More support needed for remote Indigenous communities

New research led by the University of Adelaide reveals remote Indigenous communities need improved infrastructure and services to support residents and visitors.

Remote community. Credit - John Carnemolla

Photo: John Carnemolla

Funded by the Australian Housing and Urban Research Institute (AHURI), the research explores how movement between remote communities and urban centres is vital for many Indigenous Australians, however mobility patterns can add pressure to already underfunded infrastructure and services in remote communities.

Findings reveal that remote Indigenous populations are growing and ageing; incomplete data on remote community population and mobility means real needs are unmet; and inconsistent population movement affects community requirements particularly in regard to funding and housing.

Population projections undertaken for the research, suggest the Indigenous population will continue to grow strongly in outer regional, remote, and very remote Australia by more than 10 per cent between 2021 and 2026.

This predicted growth is concentrated in the older cohorts from age 45 to 49 years and older, indicating a rapidly ageing Indigenous population. This will have implications for the type of housing, infrastructure and services that will be needed in remote communities.

Real needs of the community are being unmet due to inadequate existing data on remote community populations and mobility.

“The population data that supports decision-making about the funding and provision of infrastructure and services may not be accurate or reflective of short-term mobility patterns,” says lead researcher Associate Professor Megan Moskos at the University of Adelaide.

“Governments are therefore not able to resource communities with a complete picture of their real needs.”

Population movement was found to impact on the future funding and provision of vital housing, infrastructure, and services in remote communities. Long-term absences from communities jeopardises the future availability of services and, ultimately puts at risk the sustainability of remote communities.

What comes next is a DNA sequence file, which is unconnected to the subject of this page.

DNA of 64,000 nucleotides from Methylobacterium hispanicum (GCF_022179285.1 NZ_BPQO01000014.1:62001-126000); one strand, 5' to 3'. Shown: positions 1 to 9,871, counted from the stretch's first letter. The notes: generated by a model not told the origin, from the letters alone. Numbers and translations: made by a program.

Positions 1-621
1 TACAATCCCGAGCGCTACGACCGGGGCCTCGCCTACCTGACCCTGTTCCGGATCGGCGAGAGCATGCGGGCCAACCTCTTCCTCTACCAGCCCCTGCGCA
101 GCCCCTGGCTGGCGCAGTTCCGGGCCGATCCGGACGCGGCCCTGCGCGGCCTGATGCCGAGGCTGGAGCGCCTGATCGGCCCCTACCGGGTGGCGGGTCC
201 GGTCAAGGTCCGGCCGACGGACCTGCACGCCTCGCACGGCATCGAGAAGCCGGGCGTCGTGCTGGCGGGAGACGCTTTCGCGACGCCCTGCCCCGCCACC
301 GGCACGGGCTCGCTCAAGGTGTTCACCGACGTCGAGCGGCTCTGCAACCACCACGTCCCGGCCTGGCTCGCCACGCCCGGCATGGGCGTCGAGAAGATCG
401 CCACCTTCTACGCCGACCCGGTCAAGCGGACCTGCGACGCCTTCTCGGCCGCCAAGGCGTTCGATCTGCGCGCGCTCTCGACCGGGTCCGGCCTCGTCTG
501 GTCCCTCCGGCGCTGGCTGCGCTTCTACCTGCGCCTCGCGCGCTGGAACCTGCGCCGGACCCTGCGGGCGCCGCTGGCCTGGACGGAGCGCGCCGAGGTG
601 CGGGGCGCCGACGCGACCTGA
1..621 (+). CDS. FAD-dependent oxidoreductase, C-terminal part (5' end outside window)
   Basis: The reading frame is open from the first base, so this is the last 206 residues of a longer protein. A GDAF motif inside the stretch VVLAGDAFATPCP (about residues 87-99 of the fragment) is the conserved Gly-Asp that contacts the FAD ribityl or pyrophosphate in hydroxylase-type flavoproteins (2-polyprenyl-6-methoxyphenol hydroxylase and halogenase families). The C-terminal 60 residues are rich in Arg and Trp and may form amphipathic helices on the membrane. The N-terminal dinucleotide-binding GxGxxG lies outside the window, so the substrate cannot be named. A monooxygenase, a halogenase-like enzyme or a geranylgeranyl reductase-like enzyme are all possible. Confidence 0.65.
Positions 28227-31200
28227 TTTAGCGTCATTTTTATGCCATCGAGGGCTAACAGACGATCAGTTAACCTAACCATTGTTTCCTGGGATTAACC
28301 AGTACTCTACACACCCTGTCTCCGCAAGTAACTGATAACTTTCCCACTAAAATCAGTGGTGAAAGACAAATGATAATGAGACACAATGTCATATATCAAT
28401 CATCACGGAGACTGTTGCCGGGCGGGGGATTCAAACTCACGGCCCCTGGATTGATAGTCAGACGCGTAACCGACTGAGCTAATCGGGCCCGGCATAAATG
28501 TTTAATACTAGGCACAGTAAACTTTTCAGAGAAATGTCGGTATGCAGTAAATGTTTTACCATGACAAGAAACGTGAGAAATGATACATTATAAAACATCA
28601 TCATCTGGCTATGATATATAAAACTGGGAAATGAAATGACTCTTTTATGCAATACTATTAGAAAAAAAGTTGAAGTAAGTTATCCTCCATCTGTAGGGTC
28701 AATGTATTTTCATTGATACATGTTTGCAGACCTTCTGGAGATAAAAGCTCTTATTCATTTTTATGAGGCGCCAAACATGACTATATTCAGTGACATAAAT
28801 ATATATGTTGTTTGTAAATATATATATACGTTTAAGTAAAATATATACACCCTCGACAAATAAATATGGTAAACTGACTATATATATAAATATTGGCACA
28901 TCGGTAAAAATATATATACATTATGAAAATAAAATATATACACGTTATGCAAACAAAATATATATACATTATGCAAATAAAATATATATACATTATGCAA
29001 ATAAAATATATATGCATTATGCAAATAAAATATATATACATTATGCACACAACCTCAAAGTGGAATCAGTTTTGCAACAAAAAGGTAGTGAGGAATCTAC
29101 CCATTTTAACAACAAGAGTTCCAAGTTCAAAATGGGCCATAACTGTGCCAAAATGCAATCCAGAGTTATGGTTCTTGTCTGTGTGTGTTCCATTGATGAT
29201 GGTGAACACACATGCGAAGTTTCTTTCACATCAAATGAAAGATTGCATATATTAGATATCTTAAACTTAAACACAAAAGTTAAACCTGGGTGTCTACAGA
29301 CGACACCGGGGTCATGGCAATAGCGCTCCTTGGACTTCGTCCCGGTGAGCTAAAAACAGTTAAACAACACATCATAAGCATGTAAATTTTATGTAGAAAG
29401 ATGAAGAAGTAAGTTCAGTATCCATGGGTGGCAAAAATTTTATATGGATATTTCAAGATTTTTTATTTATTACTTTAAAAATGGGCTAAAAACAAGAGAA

When key infrastructure and services are available — such as sufficient housing, adequate supply of water and power, and access to healthcare, aged care, education and community services — people may choose to remain living on Country longer.

Movement is caused by a wide range of factors including participating in cultural business; attending funerals; travel due to school holidays; coping with seasonal weather patterns; and participating in sport and leisure activities. Further factors affecting longer-term population mobility include access to housing, infrastructure, services, employment, and forms of family conflict.

Associate Professor Moskos says understanding Indigenous people’s mobility patterns can lead to better outcomes.

“The relationship between population mobility and remote infrastructure and service delivery is complex, and presents challenges for governments resourcing remote communities,” she says.

“Accurate and more detailed information about population mobility is essential for evidence-based infrastructure and service provision in remote communities, including the collection of data that can capture shorter-term mobility patterns.”

In addition to better data, the research also identified the need for underlying resourcing and governance arrangements that can enable more appropriate provision of priority services and infrastructure such as housing, aged care, healthcare, education and essential infrastructure, including power and water, within remote communities.

AHURI is an independent not-for-profit national research organisation that conducts and disseminates high quality research on housing, homelessness, and cities. These activities inform the policies and practices of governments, industry, and the community, and stimulate debate in the broader Australian community.

Find out more about the AHURI report here.

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